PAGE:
Do you know your health insurance terms?

Health insurance is an important part of our lives to keep up healthy and safe. But if you’re like a lot of people, all those terms might as well be in another language!

Don’t worry, we’re here to help. Read on for 10 important health insurance terms you should know about.

  1. Deductible

The deductible is what you must pay for medical services before your insurance kicks in. For example, you might have an annual deductible of $1,000. This means your plan won’t pay anything until you’ve spent over $1,000 on health services it covers.

Different plans include different services, medications, and devices in their deductibles. Some preventive services could have coverage before you spend the deductible amount. Make sure you check your plan to find out exactly what your policy says on this matter.

  1. High Deductible Health Plan (HDHP)

If you’re on an HDHP, you’re paying a higher deductible than most others. Your insurance also won’t cover much until you’ve paid the full deductible.

In exchange, the premium isn’t as high. You’ll likely qualify for a health savings account. This lets you put aside pre-tax funds to cover those medical bills.

They can save money for younger people, and people who don’t have many medical needs. But if you pile up a bunch of medical bills, HDHPs can be expensive.

  1. Health Savings Account (HSA)

An HSA lets you put up to $3,350 ($4,350 if you’re 55+) in pre-tax dollars. This is for use on any medical expenses. These contributions reduce your tax bill. It will be tax-free when withdrawn for medical expenses.

HSAs differ from flexible spending accounts (FSAs). FSAs work in connection with your job to let you put pre-tax money away for out-of-pocket medical bills. HSA funds will stay in your account until you need them. You must use FSA funds before the plan year is over, as they won’t rollover.

  1. Premium

Premiums are what you pay the insurance company for having active insurance coverage. Most people will pay monthly, though some plans offer quarterly or yearly payment.

For insurance through work, your employer likely covers some of the monthly premium, so if you’ve recently been laid off, you might find premiums are higher than you expect. For plans bought on the Affordable Care Act marketplace, there’s help. You can get tax credits to offset the cost of these premiums.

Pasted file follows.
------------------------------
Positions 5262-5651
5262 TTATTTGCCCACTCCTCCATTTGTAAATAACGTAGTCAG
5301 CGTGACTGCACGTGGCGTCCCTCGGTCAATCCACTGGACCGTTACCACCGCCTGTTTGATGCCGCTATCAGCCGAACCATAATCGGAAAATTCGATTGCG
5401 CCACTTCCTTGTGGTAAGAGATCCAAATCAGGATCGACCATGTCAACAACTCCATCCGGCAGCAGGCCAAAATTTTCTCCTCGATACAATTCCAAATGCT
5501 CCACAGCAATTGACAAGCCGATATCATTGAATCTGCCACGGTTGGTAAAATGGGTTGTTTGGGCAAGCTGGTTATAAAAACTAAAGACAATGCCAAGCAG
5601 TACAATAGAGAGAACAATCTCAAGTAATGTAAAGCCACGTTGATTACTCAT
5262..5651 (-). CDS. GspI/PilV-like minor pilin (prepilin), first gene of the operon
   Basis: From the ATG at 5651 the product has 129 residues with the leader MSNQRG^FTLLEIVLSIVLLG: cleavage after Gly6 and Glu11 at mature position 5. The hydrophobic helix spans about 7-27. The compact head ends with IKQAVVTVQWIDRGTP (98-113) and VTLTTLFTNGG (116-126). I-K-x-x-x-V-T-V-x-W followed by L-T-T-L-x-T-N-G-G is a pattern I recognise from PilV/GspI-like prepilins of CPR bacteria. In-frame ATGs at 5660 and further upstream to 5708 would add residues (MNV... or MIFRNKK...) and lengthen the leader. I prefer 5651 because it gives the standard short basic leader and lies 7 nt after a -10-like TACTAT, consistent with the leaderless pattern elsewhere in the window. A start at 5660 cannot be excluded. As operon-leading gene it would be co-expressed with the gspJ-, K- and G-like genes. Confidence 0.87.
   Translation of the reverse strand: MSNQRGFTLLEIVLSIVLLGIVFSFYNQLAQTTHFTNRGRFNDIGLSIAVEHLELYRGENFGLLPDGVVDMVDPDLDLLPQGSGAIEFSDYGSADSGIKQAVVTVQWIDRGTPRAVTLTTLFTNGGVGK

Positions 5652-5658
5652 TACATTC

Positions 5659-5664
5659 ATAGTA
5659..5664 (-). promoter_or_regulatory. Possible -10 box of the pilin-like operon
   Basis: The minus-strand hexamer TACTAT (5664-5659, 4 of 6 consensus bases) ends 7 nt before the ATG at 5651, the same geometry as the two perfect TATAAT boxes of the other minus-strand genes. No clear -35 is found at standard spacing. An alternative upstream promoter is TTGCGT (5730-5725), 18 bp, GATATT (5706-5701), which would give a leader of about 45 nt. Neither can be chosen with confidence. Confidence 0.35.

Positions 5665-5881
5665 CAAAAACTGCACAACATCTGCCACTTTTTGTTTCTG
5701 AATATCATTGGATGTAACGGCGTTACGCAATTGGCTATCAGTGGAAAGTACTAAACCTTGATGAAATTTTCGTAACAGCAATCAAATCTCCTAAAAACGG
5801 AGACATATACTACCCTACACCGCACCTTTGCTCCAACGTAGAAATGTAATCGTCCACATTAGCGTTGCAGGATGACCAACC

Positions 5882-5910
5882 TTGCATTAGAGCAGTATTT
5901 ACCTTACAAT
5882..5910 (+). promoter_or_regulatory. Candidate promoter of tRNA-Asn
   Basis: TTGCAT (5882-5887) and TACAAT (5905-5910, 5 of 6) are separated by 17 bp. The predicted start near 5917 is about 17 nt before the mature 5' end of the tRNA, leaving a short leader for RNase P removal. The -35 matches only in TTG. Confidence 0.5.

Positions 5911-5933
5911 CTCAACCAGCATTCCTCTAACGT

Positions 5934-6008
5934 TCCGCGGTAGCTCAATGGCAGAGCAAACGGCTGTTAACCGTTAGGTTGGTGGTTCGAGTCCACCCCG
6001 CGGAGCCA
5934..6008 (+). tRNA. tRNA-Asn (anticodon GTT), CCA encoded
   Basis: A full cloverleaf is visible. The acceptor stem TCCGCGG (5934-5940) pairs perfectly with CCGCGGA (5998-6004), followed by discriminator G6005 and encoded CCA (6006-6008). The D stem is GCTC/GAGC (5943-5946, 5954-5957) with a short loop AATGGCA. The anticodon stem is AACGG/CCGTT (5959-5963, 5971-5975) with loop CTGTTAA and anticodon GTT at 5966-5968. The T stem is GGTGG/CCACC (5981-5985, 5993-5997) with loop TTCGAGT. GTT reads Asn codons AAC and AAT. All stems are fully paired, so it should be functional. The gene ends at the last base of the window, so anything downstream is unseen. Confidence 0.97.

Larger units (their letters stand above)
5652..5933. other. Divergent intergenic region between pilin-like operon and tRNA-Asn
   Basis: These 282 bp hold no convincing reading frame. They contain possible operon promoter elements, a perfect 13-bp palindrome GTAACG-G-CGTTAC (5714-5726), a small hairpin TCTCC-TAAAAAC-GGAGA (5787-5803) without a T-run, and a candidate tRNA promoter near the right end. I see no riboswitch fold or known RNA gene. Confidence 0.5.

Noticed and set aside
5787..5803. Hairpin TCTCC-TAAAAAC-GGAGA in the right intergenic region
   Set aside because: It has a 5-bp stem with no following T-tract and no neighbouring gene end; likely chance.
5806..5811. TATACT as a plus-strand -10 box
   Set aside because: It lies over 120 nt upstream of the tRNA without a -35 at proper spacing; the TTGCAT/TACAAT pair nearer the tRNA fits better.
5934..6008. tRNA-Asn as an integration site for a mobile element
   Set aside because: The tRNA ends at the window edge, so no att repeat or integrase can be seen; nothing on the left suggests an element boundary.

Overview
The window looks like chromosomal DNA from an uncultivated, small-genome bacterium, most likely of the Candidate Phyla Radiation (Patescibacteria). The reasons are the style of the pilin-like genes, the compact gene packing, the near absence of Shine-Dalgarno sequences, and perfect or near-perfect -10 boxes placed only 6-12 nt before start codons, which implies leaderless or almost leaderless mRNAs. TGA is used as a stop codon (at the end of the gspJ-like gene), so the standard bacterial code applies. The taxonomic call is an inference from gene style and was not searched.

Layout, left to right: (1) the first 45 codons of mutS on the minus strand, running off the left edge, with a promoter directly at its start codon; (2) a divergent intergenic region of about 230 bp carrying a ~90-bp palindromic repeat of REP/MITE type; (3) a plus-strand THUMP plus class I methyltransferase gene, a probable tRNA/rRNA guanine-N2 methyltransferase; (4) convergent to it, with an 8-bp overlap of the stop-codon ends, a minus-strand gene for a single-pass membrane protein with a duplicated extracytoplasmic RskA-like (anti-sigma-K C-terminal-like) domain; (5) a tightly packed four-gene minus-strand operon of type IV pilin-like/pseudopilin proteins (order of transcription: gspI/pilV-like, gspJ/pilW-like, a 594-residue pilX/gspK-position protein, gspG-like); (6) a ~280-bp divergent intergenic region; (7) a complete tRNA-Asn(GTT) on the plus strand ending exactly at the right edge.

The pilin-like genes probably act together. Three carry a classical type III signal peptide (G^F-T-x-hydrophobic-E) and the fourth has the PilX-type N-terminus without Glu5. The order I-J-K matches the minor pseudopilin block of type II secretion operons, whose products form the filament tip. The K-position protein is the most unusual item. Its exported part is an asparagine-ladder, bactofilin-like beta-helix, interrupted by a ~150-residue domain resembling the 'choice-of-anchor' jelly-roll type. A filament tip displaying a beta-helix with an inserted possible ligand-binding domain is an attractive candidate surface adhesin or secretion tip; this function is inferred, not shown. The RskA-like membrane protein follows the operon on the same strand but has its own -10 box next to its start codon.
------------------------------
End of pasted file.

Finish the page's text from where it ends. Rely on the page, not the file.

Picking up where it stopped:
1. Co-pay

Co-pay is the set amount you pay for using routine services. For example, some plans will charge you a co-pay for visiting your primary care doctor. Or you might have co-pay chargers for visiting the ER.

In most cases, this is the same amount, regardless of any difference in drug costs. For example, you might need to pay $20 for a doctor visit or $100 for an ER trip. For generic drugs, you may have a co-pay of $15, or $30 for brand-names.

If your plan is charging co-pays, you’ll pay much less for the services straight away. Long before you hit your deductible.

  1. Coinsurance

Plans with a deductible will have coinsurance. It’s the percentage that you have to cover for medical treatment once you meet the deductible. To calculate this, you need to know the total you’ll have to pay for the medical service.

Once you know the total, you can take the percent amount you’re responsible for to work out how much you need to pay. For example, say your coinsurance is 20% and your treatment costs $1,000. That’s $200 you have to pay.

Medicare Part B only pays 80% of your bills, so if that is your only coverage, you may still face some large out of pocket expenses. To plug this gap you can purchase additional insurance. Check out this excellent resource for more detail when trying to understand Medigap insurance benefits.

  1. Out-of-Pocket Maximum

This is the highest dollar amount a person must pay out of pocket each year. Until you meet this figure, the person must share the cost of covered expenses.

Once the amount exceeds that top figure, the insurer will cover all covered expenses. Often this will be up to a lifetime maximum amount which is the total cap on the policy over its lifetime.

  1. Health Maintenance Organization (HMO)

HMO plans might give the least amount of term flexibility on who you can choose as a healthcare provider. You need to see a provider who works for the HMO, or contracts for them.

If you don’t, then you will likely have to foot the bill for the entire medical service costs. The only exception is in an emergency. If you move to a different city, you might also lose your cover.

  1. Point of Service (POS)

When on a POS plan, you can’t get care from a specialist unless your main doctor refers you. Your expenses will also be higher if you seek help from an “out-of-network” doctor.

There is a bright side, though. The list of doctors you can choose to see is likely a lot longer than the list on an HMO plan.

  1. Preferred Provider Organization (PPO)

With a PPO plan, your insurer might pay out a part of the bill if you see a healthcare provider outside your network. You won’t need to get a referral from your primary care doctor.

I could end up costing you more though. If you want to keep costs low, you want to stick to in-network doctors and professionals.

Health Insurance Terms Made Easy

So there you have it! With these 10 health insurance terms, you’ll get a better understanding of your plan.

Don’t let yourself get bogged down with all the technical jargon. Take some time out to read through your plan and make sure you know what you signed up for. Or, if you’re getting a new plan, make sure you know what it’s about before signing up.

Know what your plan covers, and what your responsibilities are. This will prevent any confusion or potential financial disaster down the line.

If you found this article useful, be sure to check out our other lifestyle posts.